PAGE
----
ABSOLUTELY the first imperative is that everyone remembers to look upon this beaming, beatific champion and say: “Jolly well done, Anna Watkins!” It is her alchemy, after all, that has finally turned silver into gold. And it was instructive of the charm that has compounded Katherine Grainger’s status, as darling of this regatta, that the glory they shared here yesterday was as much a matter of parity as synchronicity. Reciprocally, however, Watkins will understand if Grainger, having at last requited a 12-year craving, is widely saluted as first among equals.

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Fifa corruption: The 161-page dossier that exposes the organisation's dark heart

The 161-page dossier that exposes Fifa's dark heart

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Mediterranean migrant crisis: 'If Europe thinks bombing boats will stop smuggling, it will not. We will defend ourselves,' says Tripoli PM

Exclusive interview with Tripoli PM Khalifa al-Ghweil

'If Europe thinks bombing boats will stop smuggling, it will not. We will defend ourselves'
Raymond Chandler's Los Angeles: How the author foretold the Californian water crisis

Raymond Chandler's Los Angeles

How the author foretold the Californian water crisis
Chinese artist who posted funny image of President Xi Jinping facing five years in prison as authorities crackdown on dissent in the arts

Art attack

Chinese artist who posted funny image of President Xi Jinping facing five years in prison
Marc Jacobs is putting Cher in the limelight as the face of his latest campaign

Cher is the new face of Marc Jacobs

Alexander Fury explains why designers are turning to august stars to front their lines
Parents of six-year-old who beat leukaemia plan to climb Ben Nevis for cancer charity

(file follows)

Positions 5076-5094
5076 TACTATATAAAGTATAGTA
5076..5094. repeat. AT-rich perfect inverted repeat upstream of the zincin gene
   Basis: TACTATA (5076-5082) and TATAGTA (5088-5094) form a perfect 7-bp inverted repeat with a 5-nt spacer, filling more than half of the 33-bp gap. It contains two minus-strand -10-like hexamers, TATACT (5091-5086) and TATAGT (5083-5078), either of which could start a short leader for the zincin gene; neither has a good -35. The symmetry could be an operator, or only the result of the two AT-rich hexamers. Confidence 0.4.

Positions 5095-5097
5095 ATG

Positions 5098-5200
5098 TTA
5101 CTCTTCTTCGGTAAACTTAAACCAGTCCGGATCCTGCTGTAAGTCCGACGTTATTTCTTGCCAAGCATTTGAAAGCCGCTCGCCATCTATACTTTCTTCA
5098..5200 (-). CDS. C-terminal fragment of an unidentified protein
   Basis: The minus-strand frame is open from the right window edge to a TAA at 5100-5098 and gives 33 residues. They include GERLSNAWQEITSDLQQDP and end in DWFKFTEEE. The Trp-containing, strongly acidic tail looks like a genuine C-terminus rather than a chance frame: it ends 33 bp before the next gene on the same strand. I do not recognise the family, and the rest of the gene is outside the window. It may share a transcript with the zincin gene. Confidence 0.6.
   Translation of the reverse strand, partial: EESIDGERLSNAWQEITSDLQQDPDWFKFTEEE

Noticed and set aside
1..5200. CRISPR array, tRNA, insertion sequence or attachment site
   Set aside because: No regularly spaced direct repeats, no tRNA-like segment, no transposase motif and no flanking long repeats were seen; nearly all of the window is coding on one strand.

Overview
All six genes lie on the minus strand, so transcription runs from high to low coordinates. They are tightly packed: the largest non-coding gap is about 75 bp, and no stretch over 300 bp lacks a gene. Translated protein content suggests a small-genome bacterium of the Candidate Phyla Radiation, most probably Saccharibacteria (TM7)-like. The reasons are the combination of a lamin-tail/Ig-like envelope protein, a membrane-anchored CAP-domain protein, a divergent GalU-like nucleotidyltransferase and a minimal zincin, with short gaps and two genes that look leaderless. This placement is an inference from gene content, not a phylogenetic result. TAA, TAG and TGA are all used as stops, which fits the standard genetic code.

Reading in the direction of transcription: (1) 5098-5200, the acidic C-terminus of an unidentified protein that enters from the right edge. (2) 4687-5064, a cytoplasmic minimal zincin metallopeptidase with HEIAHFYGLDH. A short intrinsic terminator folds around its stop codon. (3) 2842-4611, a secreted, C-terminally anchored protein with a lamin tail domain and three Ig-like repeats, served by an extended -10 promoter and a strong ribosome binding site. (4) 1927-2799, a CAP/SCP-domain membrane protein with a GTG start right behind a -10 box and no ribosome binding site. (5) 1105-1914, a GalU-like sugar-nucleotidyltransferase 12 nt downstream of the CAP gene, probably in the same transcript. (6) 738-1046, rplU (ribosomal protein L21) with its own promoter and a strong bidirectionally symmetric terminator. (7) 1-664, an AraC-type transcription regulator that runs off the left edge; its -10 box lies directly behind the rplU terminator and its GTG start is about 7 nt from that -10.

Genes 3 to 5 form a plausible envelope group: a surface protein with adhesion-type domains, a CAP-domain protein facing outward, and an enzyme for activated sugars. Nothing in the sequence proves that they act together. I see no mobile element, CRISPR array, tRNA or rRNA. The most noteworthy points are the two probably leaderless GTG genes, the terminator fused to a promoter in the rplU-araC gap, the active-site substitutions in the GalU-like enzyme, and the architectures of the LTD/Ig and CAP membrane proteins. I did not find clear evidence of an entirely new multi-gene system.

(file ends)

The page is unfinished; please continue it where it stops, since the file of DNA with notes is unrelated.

'I'm climbing Ben Nevis for my daughter'

Karen Attwood's young daughter Yasmin beat cancer. Now her family is about to take on a new challenge - scaling Ben Nevis to help other children
10 best wedding gift ideas

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Paul Scholes column: With the Premier League over for another year, here are my end of season awards

Paul Scholes column

With the Premier League over for another year, here are my end of season awards
Heysel disaster 30th anniversary: Liverpool have seen too much tragedy to forget fateful day in Belgium

Liverpool have seen too much tragedy to forget Heysel

Thirty years ago, 39 fans waiting to watch a European Cup final died as a result of a fatal cocktail of circumstances. Ian Herbert looks at how a club dealt with this tragedy
Amir Khan vs Chris Algieri: Khan’s audition for Floyd Mayweather may turn into a no-win situation, says Frank Warren

Khan’s audition for Mayweather may turn into a no-win situation

The Bolton fighter could be damned if he dazzles and damned if he doesn’t against Algieri, the man last seen being decked six times by Pacquiao, says Frank Warren
Blundering Tony Blair quits as Middle East peace envoy – only Israel will miss him

Blundering Blair quits as Middle East peace envoy – only Israel will miss him

For Arabs – and for Britons who lost their loved ones in his shambolic war in Iraq – his appointment was an insult, says Robert Fisk
Fifa corruption arrests: All hail the Feds for riding to football's rescue

Fifa corruption arrests

All hail the Feds for riding to football's rescue, says Ian Herbert
Isis in Syria: The Kurdish enclave still resisting the tyranny of President Assad and militant fighters

The Kurdish enclave still resisting the tyranny of Assad and Isis

In Syrian Kurdish cantons along the Turkish border, the progressive aims of the 2011 uprising are being enacted despite the war. Patrick Cockburn returns to Amuda
How I survived Cambodia's Killing Fields: Acclaimed surgeon SreyRam Kuy celebrates her mother's determination to escape the US

How I survived Cambodia's Killing Fields

Acclaimed surgeon SreyRam Kuy celebrates her mother's determination to escape to the US
Stephen Mangan interview: From posh buffoon to pregnant dad, the actor has quite a range

How Stephen Mangan got his range

Posh buffoon, hapless writer, pregnant dad - Mangan is certainly a versatile actor